In a departure from previous Super Bowl broadcasts, CBS will run an ad from advocacy group Focus on the Family during the February 7 broadcast. Previously CBS and NBC have turned down an anti-abortion ad featuring President Obama's life story, as well as spots produced by PETA, MoveOn.org and The United Church of Christ.
CBS has approved the script of the ad, which features University of Florida football star Tim Tebow along with his mother. The 30-second spot will tell the story of mother Pam's difficult pregnancy and Tebow's birth. Focus on the Family says that the ad is intended to promote the theme "Celebrate Family, Celebrate Life." While not explicitly advocating an anti-abortion stance (and, from reports of what the ad will show, it could be construed as a round-about pro-choice message), that seems to be the intended message.
In PETA's case, the animal-rights group refused to make NBC's suggested edits, and gained as much, if not more, publicity from the network's rejection of the ad. Focus on the Family, on the other hand, reportedly has tailored the script so as not to run afoul of network standards that would prohibit the ad.
While CBS's decision appears to some to contradict its rejection of the UCC ad, which was seemingly rejected for a pro-gay rights message, the current state of the economy and the advertising market might have something to do with the ad's acceptance. Long-time advertisers like Pepsi, FedEx and GM have pulled out of the Super Bowl this year, choosing to shift their spending to lower-cost digital options rather than spending the nearly $6 million per minute cost of Super Bowl advertising. Also, CBS may hope that running this ad might curry favor with some of those outraged by the infamous Janet Jackson "wardrobe malfunction," for which the FCC is attempting to fine the network $550,000 after receiving a deluge of complaints.
Focus on the Family has come under some fire for spending millions on a Super Bowl ad on the heels of laying off hundreds of staffers. However, the opportunity to hitch its wagon to Tim Tebow's rising star while simultaneously re-branding and softening its extremist image was a calculated gamble that I'm sure the group hopes will drive donations that will more than outweigh the ad spend.
As for Tebow, while he quite possibly does not care about any possible negative PR consequences, it could be a shrewd branding move for him. Tebow will no longer be allowed to place references to the Bible in his eyeblack once he moves on to the NFL. And his evangelical Christianity will not be as much of a draw to the NFL fan base as it was to southern college football fans. By linking his life story to the NFL in this way, he is launching his career in a way that is authentic to him and introduces himself to a new group of potential fans, regardless of which team drafts him. Plus, his religious beliefs have not generated much (if any) negative press so far because he plays well. That perception will probably only increase once he's in the NFL, where controversy of any kind seems not to hurt any player who can win games.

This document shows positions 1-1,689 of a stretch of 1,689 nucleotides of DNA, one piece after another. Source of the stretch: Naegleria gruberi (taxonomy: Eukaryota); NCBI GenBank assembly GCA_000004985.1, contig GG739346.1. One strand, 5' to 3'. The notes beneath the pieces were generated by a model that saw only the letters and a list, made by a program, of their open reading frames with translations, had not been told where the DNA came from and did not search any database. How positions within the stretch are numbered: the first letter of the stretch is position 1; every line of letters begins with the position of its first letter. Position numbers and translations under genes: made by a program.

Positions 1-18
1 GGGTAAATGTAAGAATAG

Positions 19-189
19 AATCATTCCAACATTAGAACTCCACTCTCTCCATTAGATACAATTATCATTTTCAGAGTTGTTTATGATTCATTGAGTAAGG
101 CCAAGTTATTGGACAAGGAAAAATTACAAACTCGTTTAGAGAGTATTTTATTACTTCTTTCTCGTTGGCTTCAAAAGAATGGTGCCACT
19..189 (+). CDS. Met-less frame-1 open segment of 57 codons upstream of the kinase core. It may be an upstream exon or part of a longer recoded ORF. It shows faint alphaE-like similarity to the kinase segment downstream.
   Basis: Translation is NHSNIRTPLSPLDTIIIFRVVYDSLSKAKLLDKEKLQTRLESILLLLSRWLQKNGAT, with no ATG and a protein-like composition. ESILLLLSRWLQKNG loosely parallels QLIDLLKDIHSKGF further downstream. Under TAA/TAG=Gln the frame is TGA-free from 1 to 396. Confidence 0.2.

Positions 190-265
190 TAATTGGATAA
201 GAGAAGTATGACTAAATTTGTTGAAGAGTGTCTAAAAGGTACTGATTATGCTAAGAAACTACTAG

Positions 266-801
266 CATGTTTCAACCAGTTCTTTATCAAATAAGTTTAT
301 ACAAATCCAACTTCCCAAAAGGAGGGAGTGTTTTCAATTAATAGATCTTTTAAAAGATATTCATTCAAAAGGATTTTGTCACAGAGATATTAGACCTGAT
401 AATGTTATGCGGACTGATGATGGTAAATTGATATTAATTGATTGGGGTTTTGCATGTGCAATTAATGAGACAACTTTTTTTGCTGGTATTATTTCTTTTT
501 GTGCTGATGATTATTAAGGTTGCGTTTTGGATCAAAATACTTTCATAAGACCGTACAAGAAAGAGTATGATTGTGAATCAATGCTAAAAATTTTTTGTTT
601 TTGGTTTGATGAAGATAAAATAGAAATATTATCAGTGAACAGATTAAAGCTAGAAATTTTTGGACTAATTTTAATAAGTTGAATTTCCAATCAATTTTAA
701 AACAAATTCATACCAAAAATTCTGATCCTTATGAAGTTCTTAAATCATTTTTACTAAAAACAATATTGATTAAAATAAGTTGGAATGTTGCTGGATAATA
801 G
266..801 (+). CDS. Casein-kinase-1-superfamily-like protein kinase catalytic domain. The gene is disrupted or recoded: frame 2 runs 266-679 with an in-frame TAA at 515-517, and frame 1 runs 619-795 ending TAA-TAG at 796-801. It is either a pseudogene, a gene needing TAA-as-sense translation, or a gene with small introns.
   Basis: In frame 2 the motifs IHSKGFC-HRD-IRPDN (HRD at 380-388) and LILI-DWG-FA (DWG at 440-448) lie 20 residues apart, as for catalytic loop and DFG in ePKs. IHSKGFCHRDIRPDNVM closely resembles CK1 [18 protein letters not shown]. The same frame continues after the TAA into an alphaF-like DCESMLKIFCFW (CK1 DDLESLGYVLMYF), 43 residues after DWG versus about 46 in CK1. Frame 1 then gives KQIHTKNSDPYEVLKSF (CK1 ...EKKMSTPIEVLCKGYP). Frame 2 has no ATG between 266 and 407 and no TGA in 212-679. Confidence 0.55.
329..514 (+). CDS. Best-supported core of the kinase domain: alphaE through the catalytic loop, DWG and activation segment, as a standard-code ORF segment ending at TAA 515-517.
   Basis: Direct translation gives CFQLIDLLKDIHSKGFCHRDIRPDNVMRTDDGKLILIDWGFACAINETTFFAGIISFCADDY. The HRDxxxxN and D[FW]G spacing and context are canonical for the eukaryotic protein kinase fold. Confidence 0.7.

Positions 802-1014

Do you think this is a smart branding and marketing move for CBS, Focus on the Family, Tim Tebow, some or none of them? Will this ad cut through the Super Bowl ad mania and have a lasting impact on viewers?
Jessica at Feministing: Focus on the Family to run anti-choice Super Bowl ad
Christine at A Catholic View: Confirmed: Tim Tebow Superbowl Ad Set to Run
Jodi Jacobson at RH Reality Check: CBS Allows Anti-Choice SuperBowl Ad Despite "No Advocacy in Advertising" Policy
Amanda Terkel at Think Progress: CBS Approves Focus On The Family's Super Bowl Ad, Despite Its Policy Against Advocacy Spots
Chelsea Zimmerman at Reflections of a Paralytic: Tebow Pro-Life Super Bowl Commercial Buzz
Jen McCreight at Blag Hag: A superbowl ad that manages to combine all of my favorite things!
mimintampa at Alligator Army: Tebow, His Commercial And The NFL
Dabitch at Adland.TV: Tim Tebow's anti-abortion Superbowl ad already causing a backlash
Kevin McCauley at O'Dwyer's Blog: Covering PR, public affairs, marketing and the world of communications.: Pepsi Scores with Plan to Skip Super Bowl Ad
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